Individual rights require the exercise of individual power to protect and preserve them. Our Founders understood this all too well when they laid the foundations of our govern- ment. Strength does not come from weakness of character or dependence on power devolved from benefits not earned, but rather it comes from commitment to a shared vision of the best humanity has to offer. It comes from our refusal to accept that a corrupt govern- ment cannot be changed, and from an acceptance of the fact that we control our government, instead of our government controlling us. Those of us who will not accept responsibility for being the solution to our problems have become our biggest problem.
Each and every individual adult in this country has the power and the responsibility to affect change in our situations, both personally and governmentally. It is time that those who would represent us are forced to face their employers with honesty and integrity, or lose their jobs. They can all be replaced, thanks to the brilliance of our Founders and the clarity of our Constitution. Our public educators are not making that clear. Our govern- ment representatives do not fear us, and they should. Instead of our government fearing the American voters, the majority of the people in this country have fear and contempt for much of our government.
Whose fault is it?
The Socialist agenda in America is clearly geared toward making people believe they should act as a group instead of acting as individuals. Individual learning is not encour- aged in public school (not that our educators will admit it), but instead we find more and more dependence on methods of group learning. Cooperation is not the same as communal compliance. There is a big difference. Standardization does not guarantee excellence, but can actually quell it. Conditioning the individual to accept what benefits all will not guarantee justice, insure freedom, or install good government. If benefit is not earned, it should not be bestowed. If power is not respected, it should not be transferred. If knowledge is not truth, it will render a society powerless to protect itself. Therein lies the evil of Socialism and the best reason to take responsibility for your children’s education.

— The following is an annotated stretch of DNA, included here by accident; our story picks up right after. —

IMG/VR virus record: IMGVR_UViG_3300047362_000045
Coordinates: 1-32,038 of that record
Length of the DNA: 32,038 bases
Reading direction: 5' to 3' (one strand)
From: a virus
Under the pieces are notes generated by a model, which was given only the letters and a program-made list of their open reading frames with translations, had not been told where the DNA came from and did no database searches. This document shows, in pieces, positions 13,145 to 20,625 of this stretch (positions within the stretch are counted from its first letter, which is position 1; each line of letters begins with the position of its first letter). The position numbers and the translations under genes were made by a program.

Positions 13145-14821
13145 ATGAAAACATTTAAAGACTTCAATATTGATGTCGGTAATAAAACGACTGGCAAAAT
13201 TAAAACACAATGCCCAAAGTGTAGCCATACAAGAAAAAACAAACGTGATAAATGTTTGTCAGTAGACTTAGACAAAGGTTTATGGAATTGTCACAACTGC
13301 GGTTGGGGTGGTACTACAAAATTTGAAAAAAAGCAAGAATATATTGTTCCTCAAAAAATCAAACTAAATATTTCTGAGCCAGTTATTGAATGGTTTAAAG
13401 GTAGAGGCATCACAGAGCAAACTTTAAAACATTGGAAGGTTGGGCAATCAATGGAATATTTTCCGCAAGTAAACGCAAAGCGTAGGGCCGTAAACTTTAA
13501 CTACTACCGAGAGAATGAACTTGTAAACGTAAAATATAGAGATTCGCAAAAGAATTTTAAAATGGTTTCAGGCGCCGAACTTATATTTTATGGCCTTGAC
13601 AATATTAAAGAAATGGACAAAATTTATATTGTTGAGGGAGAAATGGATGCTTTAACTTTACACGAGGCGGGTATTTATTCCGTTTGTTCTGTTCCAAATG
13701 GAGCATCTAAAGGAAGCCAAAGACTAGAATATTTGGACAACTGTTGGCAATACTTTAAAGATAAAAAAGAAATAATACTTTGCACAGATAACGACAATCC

Empower your children's minds with the knowledge of truth so that they can take control of their future and resist the philosophies that will put them in peril. They will only be victims of their own ignorance if you do not empower them in this way. If they become adults in an America that has abdicated its sovereignty to a fantasy of world government promising peace for the benefit of all, and their individual power has been compromised, whose fault will it be?
A Practical Guide to Homeschooling
Africa: Black Africa *
Africa: North Africa *
American Government 1
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TREATED IN THE PROGRESSIVE CONSERVATIVE, U.S.A.:
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Africa: North Africa *
American Government 1
POLITICAL EDUCATION, CONSERVATIVE ANALYSIS
POLITICS, SOCIETY, & THE SOVEREIGN STATE